Introduced by Reps. Charlie Dent (R-PA), Joe Courtney (D-CT), Michael Fitzpatrick (R-PA), and Donald Payne (D-NJ), the Removing Barriers to Colorectal Cancer Screening Act (H.R. 1070) would correct an oversight in current law that requires Medicare beneficiaries to pay a coinsurance when a colorectal cancer screening colonoscopy also involves a polyp removal during the screening encounter.

Cancer FY 2015 Appropriations Requests

The American College of Surgeons Commission on Cancer (ACS CoC) is a member of One Voice Against Cancer (OVAC), a broad coalition of cancer-related organizations working to make funding for cancer research and prevention programs a top priority in fiscal year (FY) 2015 and beyond. For FY 2015, the ACS CoC urges Congress to support the following funding recommendations:

  • National Institutes of Health (NIH): $32 billion, including:
    • National Cancer Institute (NCI): $5.26 billion
    • National Institute on Minority Health and Health Disparities (NCMHD): $287 million
    • National Institute on Nursing Research (NINR): $150 million
    • National Center for Advancing Translational Sciences (NCATS): $677 million
  • Centers for Disease Control and Prevention (CDC) Cancer Programs: $510 million, including:
    • National Comprehensive Cancer Control Program: $50 million
    • National Program of Cancer Registries: $65 million
    • National Breast and Cervical Cancer Early Detection Program: $275 million
    • Colorectal Cancer Control Program: $70 million
    • National Skin Cancer Prevention Education Program: $5 million
    • Prostate Cancer Awareness Campaign: $35 million
    • Ovarian Cancer Control Initiative: $5 million
    • Gynecologic Cancer and Education and Awareness (Johanna's Law): $5 million

The America HEALS Act

Rep. Anna Eshoo (D-CA) introduced the America HEALS (Helping Encourage Advancements in Lifesaving Science) Act (H.R. 4384), which seeks to expand support for future research at the NIH, the CDC, the Department of Defense Health Program (DHP), and the Veterans Medical & Prosthetics Research Program. In addition, Sen. Richard Durbin (D-IL) introduced similar legislation—the American Cures Act (S.2115). The College supports these bills, which seek to create a trust fund to support a mandatory funding stream for this type of research.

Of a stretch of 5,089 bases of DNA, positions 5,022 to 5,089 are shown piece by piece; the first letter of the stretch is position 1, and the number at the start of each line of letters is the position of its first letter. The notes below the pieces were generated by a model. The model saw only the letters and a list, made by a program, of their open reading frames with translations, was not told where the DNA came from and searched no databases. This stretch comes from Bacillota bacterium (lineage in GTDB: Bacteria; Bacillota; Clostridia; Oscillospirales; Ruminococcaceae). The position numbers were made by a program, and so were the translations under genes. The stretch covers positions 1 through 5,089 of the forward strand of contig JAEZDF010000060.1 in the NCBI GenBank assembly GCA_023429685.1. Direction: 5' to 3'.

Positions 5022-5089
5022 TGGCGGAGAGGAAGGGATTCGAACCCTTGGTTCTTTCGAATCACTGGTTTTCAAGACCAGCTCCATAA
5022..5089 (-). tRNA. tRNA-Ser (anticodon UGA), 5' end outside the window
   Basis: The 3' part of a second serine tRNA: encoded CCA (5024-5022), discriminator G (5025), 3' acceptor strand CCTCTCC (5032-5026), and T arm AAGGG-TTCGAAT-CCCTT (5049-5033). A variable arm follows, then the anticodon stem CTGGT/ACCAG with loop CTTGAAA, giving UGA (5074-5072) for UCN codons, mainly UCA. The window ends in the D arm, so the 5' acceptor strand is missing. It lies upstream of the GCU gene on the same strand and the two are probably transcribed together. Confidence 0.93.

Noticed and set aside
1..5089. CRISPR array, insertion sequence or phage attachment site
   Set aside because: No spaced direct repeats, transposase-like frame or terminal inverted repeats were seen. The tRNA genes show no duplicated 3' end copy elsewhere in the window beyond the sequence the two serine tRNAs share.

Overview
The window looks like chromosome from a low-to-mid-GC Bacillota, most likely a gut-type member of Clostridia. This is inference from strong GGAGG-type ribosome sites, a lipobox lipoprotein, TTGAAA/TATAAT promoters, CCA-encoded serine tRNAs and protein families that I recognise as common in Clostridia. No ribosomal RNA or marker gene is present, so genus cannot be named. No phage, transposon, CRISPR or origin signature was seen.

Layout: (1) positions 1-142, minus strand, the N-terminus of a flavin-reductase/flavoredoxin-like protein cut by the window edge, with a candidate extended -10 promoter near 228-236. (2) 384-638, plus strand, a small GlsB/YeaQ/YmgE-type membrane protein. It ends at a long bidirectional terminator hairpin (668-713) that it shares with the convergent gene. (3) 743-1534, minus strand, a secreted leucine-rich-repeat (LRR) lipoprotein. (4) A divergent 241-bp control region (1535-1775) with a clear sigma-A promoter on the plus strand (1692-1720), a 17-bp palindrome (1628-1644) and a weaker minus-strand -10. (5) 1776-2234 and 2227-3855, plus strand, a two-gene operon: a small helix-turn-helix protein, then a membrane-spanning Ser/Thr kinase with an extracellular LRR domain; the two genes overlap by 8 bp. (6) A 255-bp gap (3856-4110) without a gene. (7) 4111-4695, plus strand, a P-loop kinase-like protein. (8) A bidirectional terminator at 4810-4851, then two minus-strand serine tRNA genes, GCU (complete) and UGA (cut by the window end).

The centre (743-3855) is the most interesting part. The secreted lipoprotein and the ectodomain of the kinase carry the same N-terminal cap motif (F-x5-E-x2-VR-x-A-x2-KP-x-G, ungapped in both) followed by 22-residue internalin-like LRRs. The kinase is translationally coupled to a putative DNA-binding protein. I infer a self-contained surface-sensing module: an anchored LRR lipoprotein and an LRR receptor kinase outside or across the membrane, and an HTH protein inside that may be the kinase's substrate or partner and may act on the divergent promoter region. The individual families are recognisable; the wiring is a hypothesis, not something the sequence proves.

It is unlikely that these bills will move this year though there remains a possibility that Congress does move distinct appropriations bills. However, it is likely this issue is dealt with in 2015.

Additional ACS Efforts

ACS Supports Cancer Research Funding in FY 2011

On March 31, 2011, the College and 40 other members of the One Voice Against Cancer (OVAC) coalition sent a letter to House and Senate leadership urging them to support funding to help prevent cancers which can be detected early and to support research for cancers which cannot.

ACS Supports Cancer Prevention and Control Funding for the CDC

On June 2, 2011, the College and 33 members of the One Voice Against Cancer (OVAC) coalition sent a letter to the House Appropriations Committee requesting that they maintain essential appropriations support for cancer prevention and control programs at the Centers for Disease Control and Prevention (CDC) in FY 2012.

ACS Supports Inclusion of Cancer Research Funding in 2012 Defense Appropriations Act

On June 8, 2011, the College joined 112 organizations in sending a letter to Rep. Bill Young (R-FL), Chair of the Defense subcommittee of the Appropriations Committee, and Rep. Norm Dicks (D-WA), Ranking member of the Defense subcommittee, thanking them for including $223 million for cancer research in the Defense Appropriations Act for FY 2012. The letter also stated the organizations’ hope that this funding will remain in the bill after the full committee markup.